The aorta is the largest blood vessel in the body and arguably the most important: It carries oxygenated blood away from the heart to all parts of the body.
Cleveland Clinic is a non-profit academic medical center. Advertising on our site helps support our mission. We do not endorse non-Cleveland Clinic products or services. Policy
The section that runs from the heart through the chest is called the thoracic aorta.
When a section of aorta wall weakens, it may bulge as blood surges through it. A bulge, or aneurysm, increases the risk the aorta will burst (rupture) or tear apart (dissect). Both scenarios are medical emergencies that many patients do
not survive. That’s why preventing a rupture or dissection is so important.
“As soon as a thoracic aortic aneurysm is discovered, the patient should see a cardiologist with expertise in aortic disease. This provides the best chance of appropriate and timely decisions about managing the aneurysm to prevent a catastrophe,” says Aorta Center Director Eric Roselli, MD.
Until an aneurysm reaches a certain size, there are many things that can be done to lessen stress on the artery wall. Maintaining tight blood pressure control is critical. New guidelines recommend achieving a target blood pressure less than 130/80 millimeters of mercury (mmHg), which Cleveland Clinic believes is a critical goal for patients with thoracic aneurysm. “This usually requires a medication such as beta blockers. Even a low dose may be helpful,” says Dr. Roselli.
Most patients with thoracic aortic aneurysm may safely participate in moderately intense aerobic activities, such as walking, jogging or cycling.
Lifting weights or other heavy items should be discouraged, since this may cause a significant short-term increase in blood pressure.
We do not have strong evidence to support specific recommendations about exercise limitations, but in theory, lifting more than half your body weight could increase your blood pressure enough to cause a weak aorta wall to rupture or dissect.
When patients are involved in competitive sports, activity restrictions should be tailored to the risk of dissection or rupture. “We may recommend exercise stress testing to assess a patient’s heart rate and blood pressure response to exercise,” says Dr. Roselli. “We are developing research protocols to learn more about the interaction between these variables so activity recommendations can be tailored to the individual.”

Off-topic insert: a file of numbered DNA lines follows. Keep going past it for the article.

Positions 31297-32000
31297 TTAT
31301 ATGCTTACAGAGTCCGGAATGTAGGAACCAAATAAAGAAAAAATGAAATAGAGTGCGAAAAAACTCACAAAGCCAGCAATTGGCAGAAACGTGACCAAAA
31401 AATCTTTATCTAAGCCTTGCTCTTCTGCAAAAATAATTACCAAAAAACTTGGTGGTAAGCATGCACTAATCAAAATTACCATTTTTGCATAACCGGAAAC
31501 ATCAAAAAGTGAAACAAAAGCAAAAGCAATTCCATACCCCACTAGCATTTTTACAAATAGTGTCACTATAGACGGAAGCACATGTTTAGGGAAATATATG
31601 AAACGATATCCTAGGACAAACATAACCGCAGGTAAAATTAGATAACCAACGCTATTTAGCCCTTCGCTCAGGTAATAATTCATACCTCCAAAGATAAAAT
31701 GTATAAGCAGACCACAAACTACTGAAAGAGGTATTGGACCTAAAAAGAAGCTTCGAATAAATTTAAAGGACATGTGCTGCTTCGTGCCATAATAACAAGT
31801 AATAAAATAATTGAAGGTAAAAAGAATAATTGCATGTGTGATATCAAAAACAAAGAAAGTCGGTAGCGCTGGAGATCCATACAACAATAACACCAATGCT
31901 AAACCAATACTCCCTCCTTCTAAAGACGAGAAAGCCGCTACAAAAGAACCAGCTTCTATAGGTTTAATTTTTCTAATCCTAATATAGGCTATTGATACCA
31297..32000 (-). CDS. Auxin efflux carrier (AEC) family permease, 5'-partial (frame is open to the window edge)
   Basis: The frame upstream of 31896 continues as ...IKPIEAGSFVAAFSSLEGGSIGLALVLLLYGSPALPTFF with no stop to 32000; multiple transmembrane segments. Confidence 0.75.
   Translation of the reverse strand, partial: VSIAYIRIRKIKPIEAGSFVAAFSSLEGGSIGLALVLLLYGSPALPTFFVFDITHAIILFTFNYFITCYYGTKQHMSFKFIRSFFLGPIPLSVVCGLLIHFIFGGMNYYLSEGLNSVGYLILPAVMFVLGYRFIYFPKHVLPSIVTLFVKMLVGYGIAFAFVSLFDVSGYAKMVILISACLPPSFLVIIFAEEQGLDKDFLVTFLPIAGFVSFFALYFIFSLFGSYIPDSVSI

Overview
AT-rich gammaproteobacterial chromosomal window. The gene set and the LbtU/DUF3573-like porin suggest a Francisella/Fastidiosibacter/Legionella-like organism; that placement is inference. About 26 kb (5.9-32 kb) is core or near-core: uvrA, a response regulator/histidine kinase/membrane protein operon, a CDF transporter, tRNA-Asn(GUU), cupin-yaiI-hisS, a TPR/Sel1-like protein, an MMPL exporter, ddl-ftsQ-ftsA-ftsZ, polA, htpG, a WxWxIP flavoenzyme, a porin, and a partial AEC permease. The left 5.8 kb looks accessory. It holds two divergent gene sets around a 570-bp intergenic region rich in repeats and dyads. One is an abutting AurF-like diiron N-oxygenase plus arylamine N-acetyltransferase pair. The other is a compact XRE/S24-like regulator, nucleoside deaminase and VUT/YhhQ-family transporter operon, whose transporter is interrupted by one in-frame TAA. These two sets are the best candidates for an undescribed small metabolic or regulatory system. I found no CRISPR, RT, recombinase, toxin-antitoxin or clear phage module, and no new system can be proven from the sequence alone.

The growth of a thoracic aortic aneurysm is carefully monitored, since it is unlikely to cause symptoms until the moment it ruptures or dissects.
Surgery is generally recommended when an aneurysm reaches 5.0 to 5.5 centimeters (cm, or about 2 inches) in diameter or grows more than 0.5 cm per year.
Surgery may be advised earlier in patients with a family history of aortic disease, a bicuspid aortic valve or a known connective tissue disorder, due to increased risk of rupture at a smaller diameter.
In older, sicker patients, the risks of surgery may be greater than the risk that a smaller aneurysm will dissect or rupture.
“We find it is psychologically beneficial for patients to meet with a surgeon relatively early in the course of treatment to learn what surgery involves, its risks and benefits, and to gain some reassurance that we can manage most of these problems very safely,” says Dr. Roselli.
If the patient has a family history of aortic dissection, surgery may be recommended when the aneurysm reaches the diameter of the family member’s aorta when the dissection occurred. In some cases, the threshold to operate may be particularly low.
“At our center, we routinely recommend patients with thoracic aortic aneurysm visit a clinical geneticist and have all first-degree relatives screened if there is a suggestion of a family history,” says Dr. Roselli.
This article originally appeared in Cleveland Clinic Heart Advisor.